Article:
Mountain Hardwear Women’s Trekkin Insulated Skirt – Do Winter Right

I’m a bigger gal than I once was. What with having babies and hanging up the wildfire boots (for now) anyway. So, you won’t typically find me in the skirts of the 90s era–minis and the like, denim, flowery, laced, or even cotton. I have, however, fallen for another kind of skirt in a big way–the oh-so adorable yet FULLY FUNCTIONAL skirt. Mountain Hardwear has me hooked with their Trekkin Insulated Knee Skirt. Here’s why.

Mountain Hardwear Trekkin Insulated Knee Skirt

It’s All About the Fit – The Perfect Insulated Skirt

Again, like many moms that still like to chill out and venture into nature, I’m not a hard-bodied Athleta model. Far from it. I have thick calves from hiking, for one, so skinny jeans are almost always out for me. I was worried upon ordering that I’d get into one of those crazy dressing room situations where the skirt doesn’t come past the thighs, despite being the biggest size on the rack… Not so. In fact, I was happy that I ordered a Large. Most times if I don’t know my size by brand, I’ll size up to X-Large to be sure. I’d say this skirt runs true-to-size, if not just a TAD big. The elastic waist somehow creates the perfect balance between keeping the skirt up and not slowly constricting my middle! It’s PERFECT. Really. I RARELY experience a nice fit like this, and it’s heavenly when I get it right!

Actual Warmth in an Insulated Skirt. Who knew?

Skirts are pretty trendy right now. I am generally not in this decade when it comes to fashion and styles — lets face it, things hit the Midwest a little late in the game! But, I am finding that I feel like I look good while I’m out and about donning the Trekkin Knee skirt. So that was one surprise — the other? Warmth! It’s amazing what a few extra panels on front and back will do for overall warmth! I figured it would be exactly opposite — more like air conditioning in the wrong season. So wrong.

Mountain Hardwear Trekkin Insulated Knee Skirt

I wore the skirt for the first time of the cool season Trick-or-Treating with my kids. I was wearing a pair of lightweight Terramar baselayers underneath and my Jambu Williamsburg boots. It was around 40 degrees with constant drizzle. Not nice weather, but not frigid. I was actually a tad warmer than I’d like early in the night. I couldn’t believe the efficiency with which the skirt kept body heat in! I’m imagining toasty warm nights at the hockey rink and trekking on snowshoes to favorite frozen spots in the forest this winter. And ice fishing! The Trekkin’ Insulated skirt would be fantastic for ice fishing — I only worry that it might permanently reek of fish slime!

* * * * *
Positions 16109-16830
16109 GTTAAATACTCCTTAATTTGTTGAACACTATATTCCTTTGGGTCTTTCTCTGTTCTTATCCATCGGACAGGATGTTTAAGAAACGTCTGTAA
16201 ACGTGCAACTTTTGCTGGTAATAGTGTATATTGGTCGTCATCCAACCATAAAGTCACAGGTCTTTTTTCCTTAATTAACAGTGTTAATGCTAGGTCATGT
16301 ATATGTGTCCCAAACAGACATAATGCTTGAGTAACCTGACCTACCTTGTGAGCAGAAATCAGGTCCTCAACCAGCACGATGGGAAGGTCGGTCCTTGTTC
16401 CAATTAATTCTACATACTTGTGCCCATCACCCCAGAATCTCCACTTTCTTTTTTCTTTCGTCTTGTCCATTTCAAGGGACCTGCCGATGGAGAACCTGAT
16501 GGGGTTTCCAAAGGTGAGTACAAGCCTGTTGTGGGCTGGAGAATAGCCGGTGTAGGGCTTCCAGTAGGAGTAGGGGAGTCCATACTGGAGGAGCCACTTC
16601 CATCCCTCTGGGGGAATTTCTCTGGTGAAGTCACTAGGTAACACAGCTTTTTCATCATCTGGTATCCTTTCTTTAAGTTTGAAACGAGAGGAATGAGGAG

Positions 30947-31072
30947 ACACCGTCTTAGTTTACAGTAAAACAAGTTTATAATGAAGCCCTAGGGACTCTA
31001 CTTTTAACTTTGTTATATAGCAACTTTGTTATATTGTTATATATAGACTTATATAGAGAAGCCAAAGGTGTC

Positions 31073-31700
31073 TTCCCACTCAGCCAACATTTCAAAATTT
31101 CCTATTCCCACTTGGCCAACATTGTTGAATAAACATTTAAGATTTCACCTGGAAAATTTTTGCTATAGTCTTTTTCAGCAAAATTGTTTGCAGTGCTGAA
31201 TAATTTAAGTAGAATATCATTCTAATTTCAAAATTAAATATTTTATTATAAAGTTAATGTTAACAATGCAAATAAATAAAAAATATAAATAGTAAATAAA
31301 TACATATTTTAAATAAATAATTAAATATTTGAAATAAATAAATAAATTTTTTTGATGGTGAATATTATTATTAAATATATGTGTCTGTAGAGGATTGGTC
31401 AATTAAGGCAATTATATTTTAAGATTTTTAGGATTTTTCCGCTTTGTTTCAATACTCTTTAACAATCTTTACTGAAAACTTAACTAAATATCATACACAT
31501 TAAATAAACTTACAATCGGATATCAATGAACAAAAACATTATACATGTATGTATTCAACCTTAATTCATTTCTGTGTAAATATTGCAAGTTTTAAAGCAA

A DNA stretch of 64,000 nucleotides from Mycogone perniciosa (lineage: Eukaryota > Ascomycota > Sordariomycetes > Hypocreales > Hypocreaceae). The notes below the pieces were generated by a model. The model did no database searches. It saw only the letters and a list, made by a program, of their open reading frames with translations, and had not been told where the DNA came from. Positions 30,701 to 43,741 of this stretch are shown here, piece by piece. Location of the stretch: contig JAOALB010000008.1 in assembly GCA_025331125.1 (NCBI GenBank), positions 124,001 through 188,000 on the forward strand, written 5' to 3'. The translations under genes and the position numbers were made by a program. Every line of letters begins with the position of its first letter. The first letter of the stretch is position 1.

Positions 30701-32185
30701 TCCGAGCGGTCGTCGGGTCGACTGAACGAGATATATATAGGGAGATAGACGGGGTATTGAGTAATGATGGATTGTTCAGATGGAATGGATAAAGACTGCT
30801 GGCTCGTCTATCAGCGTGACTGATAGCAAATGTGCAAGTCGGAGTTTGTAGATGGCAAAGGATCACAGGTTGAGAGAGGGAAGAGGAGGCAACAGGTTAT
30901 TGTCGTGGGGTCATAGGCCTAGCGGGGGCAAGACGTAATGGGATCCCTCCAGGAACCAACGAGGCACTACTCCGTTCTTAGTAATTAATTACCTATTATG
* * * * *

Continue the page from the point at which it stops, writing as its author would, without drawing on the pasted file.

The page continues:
Dirt on the Insulated Skirt

This isn’t down, so I’m more comfortable ramming through hazel and underbrush without too much worry, however, I do think if you are going to be rolling around in say Blackberry bushes, you’ll want to opt for your snowboard pants or something a little more aggressive.

Super wind-resistant. The quilted feature may serve a purpose, but it also makes it more aesthetic — I have black. I love the look of the Marionberry color (and the name) too!

Special stretch fabric in the waist and hips allows easy movement — and the no-muffin-top style and comfort while still staying in place for function while you’re getting after it is my favorite feature of the skirt design. It’s a GREAT fit.

Four side snaps allow you to get a bit more custom fit, say if you’re hiking in an area requiring large uphill steps or if you simply want to cool down a bit, open the slit!

This is a “knee skirt” but I fee like it’s in between a mini and a true knee skirt (based on where I find my waist and wear the skirt.) If you want it shorter, just hike it up a bit. I think it’s the better value of the two skirts — the mini vs. knee, because it’s a tad more versatile with the snaps and greater coverage behind. (Metal benches can be awful in the winter–a little extra fabric will be well-received come February!)

The skirt retails for $90 on the Mountain Hardwear site.

 

*Consideration was provided by brands mentioned in this story. All opinions are my own.*

© Field Guide to Parenting Outside